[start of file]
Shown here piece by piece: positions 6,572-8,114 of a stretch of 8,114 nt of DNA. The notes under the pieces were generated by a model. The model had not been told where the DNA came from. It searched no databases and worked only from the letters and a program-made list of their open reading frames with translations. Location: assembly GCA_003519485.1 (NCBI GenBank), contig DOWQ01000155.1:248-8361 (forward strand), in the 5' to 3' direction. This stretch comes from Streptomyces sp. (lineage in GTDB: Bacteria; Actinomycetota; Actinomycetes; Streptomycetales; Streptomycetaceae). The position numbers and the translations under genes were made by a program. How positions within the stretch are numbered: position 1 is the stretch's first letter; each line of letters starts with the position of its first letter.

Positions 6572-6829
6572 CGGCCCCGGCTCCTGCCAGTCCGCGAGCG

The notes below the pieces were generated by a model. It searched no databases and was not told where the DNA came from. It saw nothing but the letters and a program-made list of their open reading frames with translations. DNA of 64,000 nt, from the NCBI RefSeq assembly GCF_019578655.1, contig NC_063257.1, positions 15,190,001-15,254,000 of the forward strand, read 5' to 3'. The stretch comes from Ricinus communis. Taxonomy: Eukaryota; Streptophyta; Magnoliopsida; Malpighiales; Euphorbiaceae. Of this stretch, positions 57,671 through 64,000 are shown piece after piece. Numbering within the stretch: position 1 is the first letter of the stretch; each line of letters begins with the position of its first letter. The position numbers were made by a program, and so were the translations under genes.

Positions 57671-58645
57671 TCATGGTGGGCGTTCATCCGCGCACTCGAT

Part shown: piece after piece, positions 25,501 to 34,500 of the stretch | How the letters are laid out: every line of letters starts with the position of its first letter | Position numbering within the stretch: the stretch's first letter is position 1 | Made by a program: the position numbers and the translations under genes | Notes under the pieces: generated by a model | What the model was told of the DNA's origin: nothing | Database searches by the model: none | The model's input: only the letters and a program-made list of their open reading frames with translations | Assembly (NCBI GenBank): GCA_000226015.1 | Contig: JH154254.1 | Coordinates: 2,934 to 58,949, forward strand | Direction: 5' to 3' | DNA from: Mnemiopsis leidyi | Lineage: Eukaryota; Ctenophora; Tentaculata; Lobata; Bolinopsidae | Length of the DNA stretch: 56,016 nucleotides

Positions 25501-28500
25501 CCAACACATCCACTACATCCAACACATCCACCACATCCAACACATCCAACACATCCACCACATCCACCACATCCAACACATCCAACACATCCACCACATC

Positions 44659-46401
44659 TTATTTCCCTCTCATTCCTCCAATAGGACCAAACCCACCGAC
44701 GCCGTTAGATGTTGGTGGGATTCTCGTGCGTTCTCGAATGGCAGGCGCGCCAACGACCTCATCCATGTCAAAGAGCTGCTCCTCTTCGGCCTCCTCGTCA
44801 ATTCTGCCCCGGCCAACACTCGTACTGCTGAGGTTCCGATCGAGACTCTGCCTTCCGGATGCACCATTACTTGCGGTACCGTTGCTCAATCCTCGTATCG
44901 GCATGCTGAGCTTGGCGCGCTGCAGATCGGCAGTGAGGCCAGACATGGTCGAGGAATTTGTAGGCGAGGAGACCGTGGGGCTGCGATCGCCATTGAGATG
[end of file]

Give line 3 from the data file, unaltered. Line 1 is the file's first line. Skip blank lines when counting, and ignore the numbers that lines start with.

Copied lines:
6572 CGGCCCCGGCTCCTGCCAGTCCGCGAGCG